– By Katherine Sanderson –
Easter weekend has come and gone. Many Christians made their way to theaters this weekend to see faith-based films such as Paul: Apostle of Christ, I Can Only Imagine, and God is Not Dead: A Light in the Darkness. But what was missing from the line-up was a high-budget film starring major stars Rooney Mara, Joaquin Phoenix, and Chiwetel Ejiofor. And that was Mary Magdalene.
Controversial as it already is with overseas audiences, receiving mixed reviews from critics and many commentators arguing over the accuracy and relevance of the film’s depiction of the title character Mary of Magdala, the film had promised to be a mainstream film about a Christian figure. While there is much discussion to be had about the film itself, I’m not here to argue about any of that.
I just wanted to answer the big question: Why is Mary Magdalene not showing in theaters here in the US?
So What Actually Happened?
Following the Weinstein scandal in October, the biblical epic directed by Lion director Garth Davis has since canceled its US release date, and at the time of this article, has yet to find another distributor, meaning that it may never be on the big screen in the US.
So looking back at the film timeline, let us see how we got here.
In February 2016, it was announced Universal International would distribute the film worldwide, except for the US, New Zealand, and Australia, where The Weinstein Company and Transmission Films would distribute, respectively. After filming in late 2016, the film was originally scheduled to be released in the United States and Canada on November 24, 2017, but in August 2017 (prior to the Weinstein scandal) the release was pushed back to March 30, 2018, aiming at an Easter audience. But following the Weinstein scandal in October 2017, three months later, in January 2018, the feature was pulled from the schedule entirely. In March 2018, it was announced The Weinstein Company would no longer distribute the film, and that the producers were attempting to find another distributor to release the film. And on March 19th, The Weinstein Company officially filed for bankruptcy.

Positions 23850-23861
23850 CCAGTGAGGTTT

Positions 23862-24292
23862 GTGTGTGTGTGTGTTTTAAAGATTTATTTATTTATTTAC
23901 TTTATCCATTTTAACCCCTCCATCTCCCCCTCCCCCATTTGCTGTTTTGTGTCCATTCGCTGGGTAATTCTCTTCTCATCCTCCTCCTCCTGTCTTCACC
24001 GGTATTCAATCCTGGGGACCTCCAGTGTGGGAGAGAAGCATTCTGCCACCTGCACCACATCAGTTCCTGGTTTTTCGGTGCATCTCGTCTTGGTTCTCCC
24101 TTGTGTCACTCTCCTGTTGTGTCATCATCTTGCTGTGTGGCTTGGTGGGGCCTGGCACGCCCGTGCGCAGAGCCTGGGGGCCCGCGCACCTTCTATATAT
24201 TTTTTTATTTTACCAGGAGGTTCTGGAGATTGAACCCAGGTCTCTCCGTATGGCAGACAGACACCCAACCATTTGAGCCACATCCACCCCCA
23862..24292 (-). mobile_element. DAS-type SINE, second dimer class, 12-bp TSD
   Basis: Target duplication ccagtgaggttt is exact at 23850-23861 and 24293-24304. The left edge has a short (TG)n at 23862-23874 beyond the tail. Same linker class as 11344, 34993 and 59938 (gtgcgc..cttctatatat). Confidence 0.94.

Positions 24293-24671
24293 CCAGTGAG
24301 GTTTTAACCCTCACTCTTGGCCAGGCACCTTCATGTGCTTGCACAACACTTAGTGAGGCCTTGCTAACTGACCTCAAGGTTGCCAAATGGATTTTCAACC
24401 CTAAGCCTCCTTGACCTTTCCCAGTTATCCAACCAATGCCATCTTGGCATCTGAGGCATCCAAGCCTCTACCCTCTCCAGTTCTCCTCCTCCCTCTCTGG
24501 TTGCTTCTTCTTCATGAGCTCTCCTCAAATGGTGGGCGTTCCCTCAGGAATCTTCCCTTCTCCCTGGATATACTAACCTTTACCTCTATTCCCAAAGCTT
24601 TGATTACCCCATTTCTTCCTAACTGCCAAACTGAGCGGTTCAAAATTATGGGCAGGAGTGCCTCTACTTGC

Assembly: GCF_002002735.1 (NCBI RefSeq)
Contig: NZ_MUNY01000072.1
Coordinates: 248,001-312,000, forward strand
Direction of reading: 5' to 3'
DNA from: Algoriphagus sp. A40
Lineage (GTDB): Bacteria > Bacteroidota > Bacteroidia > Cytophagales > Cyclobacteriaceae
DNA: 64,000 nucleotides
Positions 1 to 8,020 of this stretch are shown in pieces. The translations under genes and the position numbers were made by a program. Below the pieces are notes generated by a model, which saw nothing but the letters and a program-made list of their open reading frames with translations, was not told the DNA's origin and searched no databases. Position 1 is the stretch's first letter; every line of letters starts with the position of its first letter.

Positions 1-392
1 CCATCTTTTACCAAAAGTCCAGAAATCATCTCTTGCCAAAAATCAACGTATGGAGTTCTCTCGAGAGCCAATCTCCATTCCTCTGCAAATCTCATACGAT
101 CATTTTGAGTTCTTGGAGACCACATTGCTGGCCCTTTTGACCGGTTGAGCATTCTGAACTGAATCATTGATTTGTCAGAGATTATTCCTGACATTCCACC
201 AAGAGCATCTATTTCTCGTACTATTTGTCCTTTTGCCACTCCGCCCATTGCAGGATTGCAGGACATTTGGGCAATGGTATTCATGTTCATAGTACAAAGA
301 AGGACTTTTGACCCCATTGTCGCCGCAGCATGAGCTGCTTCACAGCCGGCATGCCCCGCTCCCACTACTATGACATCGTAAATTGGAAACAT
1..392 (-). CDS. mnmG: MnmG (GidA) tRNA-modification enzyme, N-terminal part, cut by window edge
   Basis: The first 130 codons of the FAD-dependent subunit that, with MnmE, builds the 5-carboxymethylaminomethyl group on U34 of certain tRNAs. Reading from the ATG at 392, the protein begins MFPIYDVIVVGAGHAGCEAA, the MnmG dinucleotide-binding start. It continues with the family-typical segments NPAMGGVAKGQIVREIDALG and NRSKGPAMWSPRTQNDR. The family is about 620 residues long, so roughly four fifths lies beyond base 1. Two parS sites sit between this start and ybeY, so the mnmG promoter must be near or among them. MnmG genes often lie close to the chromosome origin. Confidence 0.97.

But How Much Was the Weinstein Company Actually Involved in ‘Mary Magdalene’?
To be honest, not much.
What you have to understand is that The Weinstein Company in recent years has truly embraced its role as a ‘mini-major’, meaning that even as a production company, it has the capacity to handle distribution like major studios. Studios and mini-majors are powerful mainly because they have the capacity to handle distribution, rather than solely development and production as most production companies do. But in the case of The Weinstein Company, many of their films in recent years simply had their name attached, and the company would handle some of the distribution and financing. Since 2010, TWC has ‘released’ more than 90 films, the top five of which grossed more than $1.5 billion internationally according to Box Office Mojo. The average production company focuses on a few features a year, which would equal 10-20 in seven years. Even other mini-majors like Focus Features, Working Title, and Annapurna, typically release 50-60 films in that same time frame. But such as in the case of Mary Magdalene, the mini-majors will only handle US distribution, and turn to the major studios for international distribution.